Exxon’s Newest Activist Investor Is a ‘Space Cowboy’

Exxon’s Newest Activist Investor Is a ‘Space Cowboy’

Exxon announced Wednesday that a third new member has been appointed to the company’s board, following a week of vote counting after the company was caught by surprise by a shareholder insurrection last week led by activist investor Engine No. 1. The new board member, Alexander “Andy” Karsner, currently works as a “Space Cowboy” for X, Alphabet’s famous moonshot company. Not totally sure what a “Space Cowboy” does, but it sounds exciting!

The other two Engine No. 1 board members are good news only because Exxon has been so bad at managing its finances and making any strides at all towards thinking about a low-carbon future. While you may hear “activist investor” and conjure up a certain Greenpeace-y image, both the other new picks, Gregory Goff and Kaisa Hietala, mostly have experience working with oil and gas companies. (Goff, in particular, seems staunchly in the camp of keeping the fossil fuel status quo and once apparently announced “I am the best oil executive in the world” to a bunch of Wall Street types gathered at a steakhouse.)

Compared to these two, Karsner definitely has bona fides that make us feel a little more hopeful about Exxon’s future. While being a “Space Cowboy” (“Senior Strategist” appears to be his official title at X) is one of his current gigs, Karsner worked as the assistant secretary for Energy Efficiency and Renewable Energy during the last years of George W. Bush administration. He went on to work on a bunch of Silicon Valley and energy world-adjacent ventures, including forming the energy group at Emerson Collective, Laurene Powell Jobs’s half-nonprofit, half-venture capital engine. Karsner was a principal negotiator at international climate talks in Bali in 2007 and served on the board of the National Renewable Energy Laboratory as well as the board of Conservation International. Thomas Friedman, the New York Times columnist who is a Big Climate Guy, apparently knows Karsner, and wrote some glowing praise of him in his column on the Exxon vote, calling him ”tough as nails and green as grass.” All sounds great!

Per Karsner’s LinkedIn (which is impressively, and appropriately, exhausting), he was also a director and member of the board at the Gas Technology Institute for eight years; he also was a member of the National Petroleum Institute between 2009 and 2018. It’s clear Karsner has spent a lot of time working with oil and gas companies. Since he’s joining the board of Exxon, this is admittedly a good point to have on a resume, but it’s also a sign he’s not getting invited to an Extinction Rebellion meeting anytime soon.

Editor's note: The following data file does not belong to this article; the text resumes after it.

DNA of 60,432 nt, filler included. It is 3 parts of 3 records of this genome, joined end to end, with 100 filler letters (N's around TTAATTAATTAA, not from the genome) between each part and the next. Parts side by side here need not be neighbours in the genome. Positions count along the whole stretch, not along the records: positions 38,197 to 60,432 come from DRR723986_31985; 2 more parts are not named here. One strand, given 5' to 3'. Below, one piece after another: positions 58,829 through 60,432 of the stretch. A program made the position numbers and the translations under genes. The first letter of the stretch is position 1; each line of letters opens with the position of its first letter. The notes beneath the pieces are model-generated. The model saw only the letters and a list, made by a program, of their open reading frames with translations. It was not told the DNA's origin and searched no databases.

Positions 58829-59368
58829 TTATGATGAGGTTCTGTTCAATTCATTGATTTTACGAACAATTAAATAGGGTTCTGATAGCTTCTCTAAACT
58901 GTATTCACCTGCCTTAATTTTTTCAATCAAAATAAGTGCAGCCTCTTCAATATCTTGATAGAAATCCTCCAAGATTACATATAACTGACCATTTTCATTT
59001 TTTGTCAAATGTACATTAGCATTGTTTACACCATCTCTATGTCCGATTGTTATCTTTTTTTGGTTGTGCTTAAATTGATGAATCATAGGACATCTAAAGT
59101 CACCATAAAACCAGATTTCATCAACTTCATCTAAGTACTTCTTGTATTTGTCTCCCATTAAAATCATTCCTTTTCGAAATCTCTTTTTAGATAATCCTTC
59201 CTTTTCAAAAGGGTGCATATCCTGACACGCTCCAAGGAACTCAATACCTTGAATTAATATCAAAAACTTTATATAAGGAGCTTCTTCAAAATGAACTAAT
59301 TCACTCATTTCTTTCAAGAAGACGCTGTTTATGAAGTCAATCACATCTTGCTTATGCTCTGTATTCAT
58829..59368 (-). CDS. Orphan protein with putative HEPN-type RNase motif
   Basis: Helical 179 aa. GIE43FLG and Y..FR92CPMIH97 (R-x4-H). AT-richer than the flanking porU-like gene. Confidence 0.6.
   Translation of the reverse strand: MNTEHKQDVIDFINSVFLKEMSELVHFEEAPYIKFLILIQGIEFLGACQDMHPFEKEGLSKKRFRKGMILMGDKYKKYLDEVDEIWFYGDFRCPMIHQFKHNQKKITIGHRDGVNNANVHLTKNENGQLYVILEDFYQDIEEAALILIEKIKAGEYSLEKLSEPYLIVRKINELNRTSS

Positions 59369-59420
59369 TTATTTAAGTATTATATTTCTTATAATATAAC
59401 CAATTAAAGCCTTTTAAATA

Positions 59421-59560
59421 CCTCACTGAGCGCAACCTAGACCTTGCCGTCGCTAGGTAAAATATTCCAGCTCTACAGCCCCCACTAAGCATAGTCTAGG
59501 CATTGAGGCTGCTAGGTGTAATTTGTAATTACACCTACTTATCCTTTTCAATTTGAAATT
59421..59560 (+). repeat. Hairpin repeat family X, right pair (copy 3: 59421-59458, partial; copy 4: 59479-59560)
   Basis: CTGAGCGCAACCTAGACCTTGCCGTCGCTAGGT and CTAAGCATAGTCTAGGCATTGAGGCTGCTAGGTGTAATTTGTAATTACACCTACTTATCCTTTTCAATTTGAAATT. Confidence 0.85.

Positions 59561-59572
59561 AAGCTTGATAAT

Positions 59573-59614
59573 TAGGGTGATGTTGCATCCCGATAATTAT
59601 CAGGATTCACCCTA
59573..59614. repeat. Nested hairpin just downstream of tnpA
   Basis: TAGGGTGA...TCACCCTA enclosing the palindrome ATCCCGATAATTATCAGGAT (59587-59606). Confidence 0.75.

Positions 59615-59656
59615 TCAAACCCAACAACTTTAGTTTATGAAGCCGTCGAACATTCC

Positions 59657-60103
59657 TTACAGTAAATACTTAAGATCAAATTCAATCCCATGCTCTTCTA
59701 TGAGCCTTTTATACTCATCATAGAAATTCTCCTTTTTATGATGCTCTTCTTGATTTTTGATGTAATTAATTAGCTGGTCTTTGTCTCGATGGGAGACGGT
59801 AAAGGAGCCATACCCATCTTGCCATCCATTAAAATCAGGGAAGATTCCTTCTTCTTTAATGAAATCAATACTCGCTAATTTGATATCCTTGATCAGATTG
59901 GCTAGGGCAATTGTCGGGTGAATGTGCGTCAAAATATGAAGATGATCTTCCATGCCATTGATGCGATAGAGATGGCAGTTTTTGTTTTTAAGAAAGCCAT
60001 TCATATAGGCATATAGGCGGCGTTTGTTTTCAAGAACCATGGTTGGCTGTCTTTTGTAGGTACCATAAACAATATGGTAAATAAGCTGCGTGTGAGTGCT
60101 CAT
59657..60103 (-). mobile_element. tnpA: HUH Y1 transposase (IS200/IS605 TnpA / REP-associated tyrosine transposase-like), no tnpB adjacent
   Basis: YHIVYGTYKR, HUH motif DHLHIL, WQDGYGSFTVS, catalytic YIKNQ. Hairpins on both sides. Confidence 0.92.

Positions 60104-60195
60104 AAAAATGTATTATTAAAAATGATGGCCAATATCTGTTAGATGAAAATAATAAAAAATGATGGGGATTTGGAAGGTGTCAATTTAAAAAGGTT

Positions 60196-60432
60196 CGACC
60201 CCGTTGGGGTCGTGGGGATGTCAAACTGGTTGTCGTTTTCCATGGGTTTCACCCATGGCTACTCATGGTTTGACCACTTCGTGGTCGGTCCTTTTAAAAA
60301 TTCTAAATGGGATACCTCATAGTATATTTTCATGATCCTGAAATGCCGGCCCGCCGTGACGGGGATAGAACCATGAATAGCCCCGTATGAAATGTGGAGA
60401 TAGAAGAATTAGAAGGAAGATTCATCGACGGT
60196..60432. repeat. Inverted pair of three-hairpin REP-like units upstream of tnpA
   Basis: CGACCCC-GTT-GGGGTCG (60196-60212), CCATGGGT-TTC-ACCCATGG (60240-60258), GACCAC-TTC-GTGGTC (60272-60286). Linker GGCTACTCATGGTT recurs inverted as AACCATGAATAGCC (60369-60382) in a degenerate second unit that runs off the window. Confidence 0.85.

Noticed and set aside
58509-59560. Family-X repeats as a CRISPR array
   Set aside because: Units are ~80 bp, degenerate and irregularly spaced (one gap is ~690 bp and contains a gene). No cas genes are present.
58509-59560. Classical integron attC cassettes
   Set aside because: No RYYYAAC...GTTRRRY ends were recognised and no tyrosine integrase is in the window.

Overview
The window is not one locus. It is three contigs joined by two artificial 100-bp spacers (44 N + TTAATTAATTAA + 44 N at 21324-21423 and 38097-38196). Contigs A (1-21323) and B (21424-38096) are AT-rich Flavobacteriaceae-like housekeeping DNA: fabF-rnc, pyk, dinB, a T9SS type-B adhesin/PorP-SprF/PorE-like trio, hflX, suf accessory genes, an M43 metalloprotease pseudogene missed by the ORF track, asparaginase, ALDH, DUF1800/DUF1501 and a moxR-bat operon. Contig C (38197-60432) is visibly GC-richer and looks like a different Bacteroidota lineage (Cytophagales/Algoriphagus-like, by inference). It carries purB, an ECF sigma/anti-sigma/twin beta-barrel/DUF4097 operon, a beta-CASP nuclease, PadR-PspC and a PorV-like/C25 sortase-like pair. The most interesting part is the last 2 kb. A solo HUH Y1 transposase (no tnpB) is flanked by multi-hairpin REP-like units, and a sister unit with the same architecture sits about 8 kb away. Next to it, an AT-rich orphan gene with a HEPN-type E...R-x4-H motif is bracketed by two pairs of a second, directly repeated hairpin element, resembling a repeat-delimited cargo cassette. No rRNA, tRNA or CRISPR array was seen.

Venture capitalists (or, if you’d like, Space Cowboys) like Karsner have a tendency to put stock in exciting new technologies and ideas like carbon capture. Friedman, ever the techno-optimist, notes that Karsner and the other Engine No. 1-backed board members want Exxon to become a “more diversified energy company. That means not only investing more in future carbon capture, batteries, and other renewables, but also using its engineering prowess to invent that future — while it still has an income stream from oil and gas.”

It is worth noting, though, that many of X’s publicly-announced moonshot renewable projects acquired and developed during Karsner’s tenure, like making wind projects out of kites or fuel out of seawater, have failed; Wired reports that the company “once earnestly debated laying a giant copper ring around the North Pole to generate electricity from the Earth’s magnetic field.”

There are also a plethora of low-tech strategies like just stopping oil and gas exploration that could start us on that path ASAP. And glamorizing technofixes ignores the fact that a lot of technology needed to decarbonize the world already exists, we just need a regulatory structure that prioritises installing it rather than trusting Big Oil to save us.

Exxon, if you’ll recall, lags far behind even other oil companies in investing in renewables or making plans to lower emissions. It’s hard to have faith a company that so furiously put energy into denying climate science for decades and has stubbornly indicated it will keep up new exploration to suddenly heed the siren call of a low-carbon future.

The best thing for the planet would be if Exxon just died, not transformed into a techno-futuristic capitalist wet dream. That’s not going to happen anytime soon, so on some level at least, I’m glad Karsner is coming aboard. It remains to be seen what he and the other three members are going to do with their time there, and if a Space Cowboy can rein in one of the world’s biggest polluters.

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